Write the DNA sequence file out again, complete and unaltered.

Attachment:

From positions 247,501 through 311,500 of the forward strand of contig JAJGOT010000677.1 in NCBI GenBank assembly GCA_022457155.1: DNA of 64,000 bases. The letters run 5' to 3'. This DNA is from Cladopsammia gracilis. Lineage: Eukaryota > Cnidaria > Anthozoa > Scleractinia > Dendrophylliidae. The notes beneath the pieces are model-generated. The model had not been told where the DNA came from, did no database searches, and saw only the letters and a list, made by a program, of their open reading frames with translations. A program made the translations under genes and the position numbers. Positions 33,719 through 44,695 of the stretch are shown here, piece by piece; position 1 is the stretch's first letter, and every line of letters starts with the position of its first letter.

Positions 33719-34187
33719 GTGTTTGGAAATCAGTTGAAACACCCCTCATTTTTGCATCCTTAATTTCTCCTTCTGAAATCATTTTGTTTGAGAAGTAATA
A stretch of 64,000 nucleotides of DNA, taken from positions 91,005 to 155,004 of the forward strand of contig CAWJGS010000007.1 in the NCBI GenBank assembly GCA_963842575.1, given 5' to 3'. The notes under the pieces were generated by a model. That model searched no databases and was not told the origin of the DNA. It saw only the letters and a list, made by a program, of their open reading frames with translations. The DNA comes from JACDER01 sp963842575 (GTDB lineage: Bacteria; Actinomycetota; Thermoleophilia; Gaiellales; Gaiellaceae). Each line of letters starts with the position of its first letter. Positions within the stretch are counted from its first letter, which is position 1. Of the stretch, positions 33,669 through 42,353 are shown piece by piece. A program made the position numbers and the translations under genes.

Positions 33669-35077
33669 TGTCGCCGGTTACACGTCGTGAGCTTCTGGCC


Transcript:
From positions 247,501 through 311,500 of the forward strand of contig JAJGOT010000677.1 in NCBI GenBank assembly GCA_022457155.1: DNA of 64,000 bases. The letters run 5' to 3'. This DNA is from Cladopsammia gracilis. Lineage: Eukaryota > Cnidaria > Anthozoa > Scleractinia > Dendrophylliidae. The notes beneath the pieces are model-generated. The model had not been told where the DNA came from, did no database searches, and saw only the letters and a list, made by a program, of their open reading frames with translations. A program made the translations under genes and the position numbers. Positions 33,719 through 44,695 of the stretch are shown here, piece by piece; position 1 is the stretch's first letter, and every line of letters starts with the position of its first letter.

Positions 33719-34187
33719 GTGTTTGGAAATCAGTTGAAACACCCCTCATTTTTGCATCCTTAATTTCTCCTTCTGAAATCATTTTGTTTGAGAAGTAATA
A stretch of 64,000 nucleotides of DNA, taken from positions 91,005 to 155,004 of the forward strand of contig CAWJGS010000007.1 in the NCBI GenBank assembly GCA_963842575.1, given 5' to 3'. The notes under the pieces were generated by a model. That model searched no databases and was not told the origin of the DNA. It saw only the letters and a list, made by a program, of their open reading frames with translations. The DNA comes from JACDER01 sp963842575 (GTDB lineage: Bacteria; Actinomycetota; Thermoleophilia; Gaiellales; Gaiellaceae). Each line of letters starts with the position of its first letter. Positions within the stretch are counted from its first letter, which is position 1. Of the stretch, positions 33,669 through 42,353 are shown piece by piece. A program made the position numbers and the translations under genes.

Positions 33669-35077
33669 TGTCGCCGGTTACACGTCGTGAGCTTCTGGCC